Under the provisions of the 1991 Strategic Arms Reduction Treaty (START), the 2002 Strategic Offensive Reductions Treaty (SORT, also known as the Moscow Treaty), and the New START Treaty that entered into force in 2011, Russia and the United States are limited to 1,550 strategic warheads by 2018. According to a biannual exchange of data required under the New START Treaty, as of March 2014 Russia had 1,512 warheads on 498 deployed intercontinental ballistic missiles (ICBM)submarine-launched ballistic missiles (SLBM), and warheads designated for- heavy bombers. [3] However, Moscow's current total stockpile of deployed and nondeployed strategic and tactical nuclear weapons, including those awaiting dismantlement is approximately 8,000 warheads. [4]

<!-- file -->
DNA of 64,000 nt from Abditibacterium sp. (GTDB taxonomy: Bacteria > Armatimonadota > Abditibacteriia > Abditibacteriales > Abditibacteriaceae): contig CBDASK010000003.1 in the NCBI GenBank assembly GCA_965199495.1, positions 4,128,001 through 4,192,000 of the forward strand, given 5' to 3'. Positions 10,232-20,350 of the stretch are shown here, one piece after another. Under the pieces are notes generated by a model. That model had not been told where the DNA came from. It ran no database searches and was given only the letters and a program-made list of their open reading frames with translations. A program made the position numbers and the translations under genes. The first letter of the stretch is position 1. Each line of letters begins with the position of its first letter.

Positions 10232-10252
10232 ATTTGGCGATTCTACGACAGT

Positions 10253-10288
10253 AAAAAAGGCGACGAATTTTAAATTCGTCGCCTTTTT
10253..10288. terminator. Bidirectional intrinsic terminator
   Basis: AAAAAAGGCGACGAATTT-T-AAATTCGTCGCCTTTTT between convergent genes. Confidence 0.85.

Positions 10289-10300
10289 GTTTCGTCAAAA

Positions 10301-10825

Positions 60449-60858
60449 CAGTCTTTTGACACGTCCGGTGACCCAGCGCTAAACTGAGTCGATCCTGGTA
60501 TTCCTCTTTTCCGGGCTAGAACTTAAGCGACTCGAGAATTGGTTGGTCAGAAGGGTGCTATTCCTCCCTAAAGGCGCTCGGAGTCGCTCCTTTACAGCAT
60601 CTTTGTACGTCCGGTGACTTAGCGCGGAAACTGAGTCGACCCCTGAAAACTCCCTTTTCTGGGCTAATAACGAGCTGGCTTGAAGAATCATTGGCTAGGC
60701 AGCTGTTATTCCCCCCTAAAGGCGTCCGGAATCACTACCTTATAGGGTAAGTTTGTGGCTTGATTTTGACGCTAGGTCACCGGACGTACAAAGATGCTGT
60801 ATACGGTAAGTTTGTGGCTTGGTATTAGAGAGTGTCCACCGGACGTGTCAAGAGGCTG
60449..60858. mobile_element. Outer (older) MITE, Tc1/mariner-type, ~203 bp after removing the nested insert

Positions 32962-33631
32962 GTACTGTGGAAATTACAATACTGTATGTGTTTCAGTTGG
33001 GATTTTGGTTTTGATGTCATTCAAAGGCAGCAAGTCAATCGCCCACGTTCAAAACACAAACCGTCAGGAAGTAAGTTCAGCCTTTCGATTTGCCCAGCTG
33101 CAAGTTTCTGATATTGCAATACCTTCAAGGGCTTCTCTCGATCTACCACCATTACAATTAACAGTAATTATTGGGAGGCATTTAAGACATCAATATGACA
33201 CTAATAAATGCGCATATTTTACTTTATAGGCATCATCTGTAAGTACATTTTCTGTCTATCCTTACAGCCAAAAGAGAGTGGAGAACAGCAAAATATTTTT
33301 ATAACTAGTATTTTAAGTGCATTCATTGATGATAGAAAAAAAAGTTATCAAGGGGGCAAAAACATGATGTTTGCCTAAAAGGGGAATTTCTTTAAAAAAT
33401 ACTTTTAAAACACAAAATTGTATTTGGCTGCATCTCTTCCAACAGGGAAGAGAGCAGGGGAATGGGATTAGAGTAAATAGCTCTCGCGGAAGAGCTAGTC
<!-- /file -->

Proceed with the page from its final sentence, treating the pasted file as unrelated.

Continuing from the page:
Russia inherited a massive nuclear weapons production complex and large stocks of weapons-grade fissile material after the collapse of the Soviet Union. It is estimated that Russia currently has 695 ± 120 metric tons of weapons grade-equivalent highly enriched uranium (HEU) and approximately 128 ± 8 tons metric tons of military-use plutonium. [5] Despite cooperative agreements in this area, Russia has hesitated to report the total quantity of its HEU and plutonium stocks.

Biological